Cardiac arrest cases while running are becoming more commonly reported in the media.
Last Sunday, at the Standard Chartered Hong Kong Marathon, a 52 year old female runner collapsed and passed away upon completing the 10km race. And closer to home, a 29 year old male runner lost his life at the Standard Chartered Marathon Singapore, about 100 metres from the finishing line last December.
Causes of cardiac arrest in runners
What typically causes cardiac arrest cases in runners? Said Dr Lee Yian Ping, consultant cardiologist at the Raffles Heart Centre, Raffles Hospital Singapore, “Endurance athletes such as runners may have congenital heart diseases or genetic conditions such as dilated cardiomyopathy (when the heart’s ability to pump blood is decreased because the heart’s main pumping chamber, the left ventricle, is enlarged and weakened) or hypertophic cardiomyopathy (when the heart muscle becomes abnormally thick).”
He added, “There may also be previous heart injury from viral myocardititis (caused by a viral infection and often results in the person’s own immune system attacking the body) that was undiagnosed. The scars from previous injuries can cause dangerous heart rhythm.”
For endurance athletes, the rise in the body’s cardiac enzymes, post-race, may result in cardiac arrest. Explained the cardiologist, “Endurance sport such as marathons have been associated with the rise in cardiac enzymes post event and in some marathon runners, an MRI of the heart revealed some fibrosis (microscopic scarring of tissues).”
But this may cause problems, according to the doctor. He said, “But a large study showed no increase in mortality in marathon runners from the scarring.”
And said Dr Lee, those who do low to moderate intensity exercise (30 minutes per day or 2.5 hours per week) have an increased life span.”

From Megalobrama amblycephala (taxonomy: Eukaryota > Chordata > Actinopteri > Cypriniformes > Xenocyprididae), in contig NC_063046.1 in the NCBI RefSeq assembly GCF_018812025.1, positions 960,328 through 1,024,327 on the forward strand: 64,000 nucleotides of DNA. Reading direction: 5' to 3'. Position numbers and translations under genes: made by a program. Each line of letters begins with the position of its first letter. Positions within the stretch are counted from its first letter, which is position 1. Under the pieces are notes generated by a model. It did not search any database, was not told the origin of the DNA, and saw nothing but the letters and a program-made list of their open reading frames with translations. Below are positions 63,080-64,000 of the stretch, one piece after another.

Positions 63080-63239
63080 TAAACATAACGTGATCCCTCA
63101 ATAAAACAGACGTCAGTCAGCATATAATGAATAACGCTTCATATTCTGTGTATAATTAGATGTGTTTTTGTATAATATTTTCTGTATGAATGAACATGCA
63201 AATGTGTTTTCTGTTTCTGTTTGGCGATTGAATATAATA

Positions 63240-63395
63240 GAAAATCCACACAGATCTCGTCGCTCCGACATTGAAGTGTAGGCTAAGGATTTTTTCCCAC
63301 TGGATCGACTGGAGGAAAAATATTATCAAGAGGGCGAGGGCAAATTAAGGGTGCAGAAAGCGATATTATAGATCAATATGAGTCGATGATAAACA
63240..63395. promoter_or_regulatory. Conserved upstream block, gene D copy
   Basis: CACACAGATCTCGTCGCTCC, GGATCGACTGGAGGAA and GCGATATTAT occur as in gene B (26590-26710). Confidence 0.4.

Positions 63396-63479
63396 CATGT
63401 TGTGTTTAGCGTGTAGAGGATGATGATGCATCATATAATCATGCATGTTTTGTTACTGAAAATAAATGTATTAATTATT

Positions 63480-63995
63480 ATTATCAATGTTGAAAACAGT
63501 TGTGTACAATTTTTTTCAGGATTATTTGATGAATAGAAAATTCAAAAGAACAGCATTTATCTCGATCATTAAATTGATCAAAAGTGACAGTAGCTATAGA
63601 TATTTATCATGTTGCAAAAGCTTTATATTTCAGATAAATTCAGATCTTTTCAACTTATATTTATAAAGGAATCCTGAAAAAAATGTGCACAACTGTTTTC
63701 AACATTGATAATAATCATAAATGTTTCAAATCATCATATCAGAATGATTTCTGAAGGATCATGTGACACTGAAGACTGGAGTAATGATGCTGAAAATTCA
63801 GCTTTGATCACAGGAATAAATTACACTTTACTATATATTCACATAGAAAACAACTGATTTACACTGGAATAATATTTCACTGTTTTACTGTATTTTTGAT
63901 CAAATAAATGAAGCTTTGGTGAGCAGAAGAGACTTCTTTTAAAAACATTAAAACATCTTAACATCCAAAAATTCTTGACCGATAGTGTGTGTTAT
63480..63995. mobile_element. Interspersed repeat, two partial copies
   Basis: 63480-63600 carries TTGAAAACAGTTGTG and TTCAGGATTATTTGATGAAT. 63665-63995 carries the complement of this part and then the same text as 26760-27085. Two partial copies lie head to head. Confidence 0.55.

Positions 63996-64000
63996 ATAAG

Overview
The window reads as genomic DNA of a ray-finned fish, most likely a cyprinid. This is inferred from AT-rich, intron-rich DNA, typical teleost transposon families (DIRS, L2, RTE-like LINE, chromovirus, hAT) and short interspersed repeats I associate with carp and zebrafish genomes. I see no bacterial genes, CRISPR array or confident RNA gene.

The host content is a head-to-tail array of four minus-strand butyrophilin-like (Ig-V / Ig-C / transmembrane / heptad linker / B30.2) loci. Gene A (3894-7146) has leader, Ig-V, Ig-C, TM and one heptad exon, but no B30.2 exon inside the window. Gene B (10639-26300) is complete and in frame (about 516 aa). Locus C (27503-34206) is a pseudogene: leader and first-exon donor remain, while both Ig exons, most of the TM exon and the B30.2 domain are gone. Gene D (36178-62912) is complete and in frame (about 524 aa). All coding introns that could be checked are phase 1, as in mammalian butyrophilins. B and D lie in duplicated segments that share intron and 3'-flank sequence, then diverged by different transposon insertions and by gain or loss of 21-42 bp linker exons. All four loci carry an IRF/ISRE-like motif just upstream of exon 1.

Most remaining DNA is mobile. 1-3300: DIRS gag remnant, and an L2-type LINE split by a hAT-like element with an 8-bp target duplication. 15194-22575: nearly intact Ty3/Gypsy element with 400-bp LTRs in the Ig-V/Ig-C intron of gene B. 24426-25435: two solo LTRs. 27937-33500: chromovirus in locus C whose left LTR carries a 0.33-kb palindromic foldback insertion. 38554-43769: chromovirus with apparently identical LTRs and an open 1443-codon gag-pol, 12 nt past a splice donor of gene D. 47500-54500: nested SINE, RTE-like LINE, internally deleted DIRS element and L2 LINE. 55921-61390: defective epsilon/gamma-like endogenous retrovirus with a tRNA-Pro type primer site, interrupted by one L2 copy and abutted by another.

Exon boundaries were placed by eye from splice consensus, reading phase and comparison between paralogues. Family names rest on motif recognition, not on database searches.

Risk of cardiac arrest is relatively low
Amongst endurance athletes, Dr Lee pointed out that data given by the Ministry of Health, Singapore, had been two cases in 100,000 runners in 2007, for those under 35 years of age but then again, many of these runners may not necessary have been athletes – who would do endurance sport on a regular basis.
Dr Lee added, “The only comparative data supporting the increased risk of sudden cardiac death in athletes comes from the Padua, Italy region, in which they found that the risk of sudden cardiac death in athletes was 2.3 in 100,000 per year, and this was higher than in non-athletes (0.9 in 100,000 per year).”
Happens in people with undetected heart conditions
However even though such individuals who collapse may appear healthy, Dr Lee added that such cases only happen in people with undetected heart conditions. He said, “They only happen in individuals with underlying undiagnosed cardiac conditions. But these people may appear normal and asymptomatic (shows no symptoms).”
Added the cardiologist, “So before embarking on intense physical activity, athletes should do a cardiac screen, even a basic one, such as an ECG. A more elaborate heart test would be an echocardiogram.”
Dr Lee also pointed out that getting a medical opinion is not difficult, before starting out on any intense physical activity. He said, “It is not hard to get a medical opinion before embarking on endurance training. In fact, any trekking expedition teams make it mandatory for members to do a cardiac check before the expedition.”
After all it is always best to be safe rather than sorry.
Symptoms of impending cardiac arrest
Dr Lee continued, “At the same time, athletes should always warm up before doing any strenuous activity, and should they experience symptoms, they should stop immediately.”
Symptoms of an impending cardiac arrest, according to Dr Lee, include a sudden decrease in stamina for no reason, cold sweats and chest pains. And all runners, triathletes and other endurance athletes should remain vigilant for such signs when they are exercising.
Said Dr Lee, “So if runners are having chest discomfort, they should stop running and seek a medical opinion before resuming.”
What to do when a runner collapses
And if a runner suddenly collapses without reason during a race due to cardiac arrest, Dr Lee added that his or her survival rates are generally low. He said, “The survival rates are about 11 per cent, but if there is immediate intervention, for example, a defibrillator nearby, that can shock patient’s heart back to the normal rhythm”, the rates are improved.
Dr Lee said, “So when fellow athletes see their peers collapse, they should call for an ambulance immediately. If the patient is not breathing and has no pulse, then they must start CPR (cardiopulmonary resuscitation).”
“After all, education and awareness is the key to prevention,” he continued.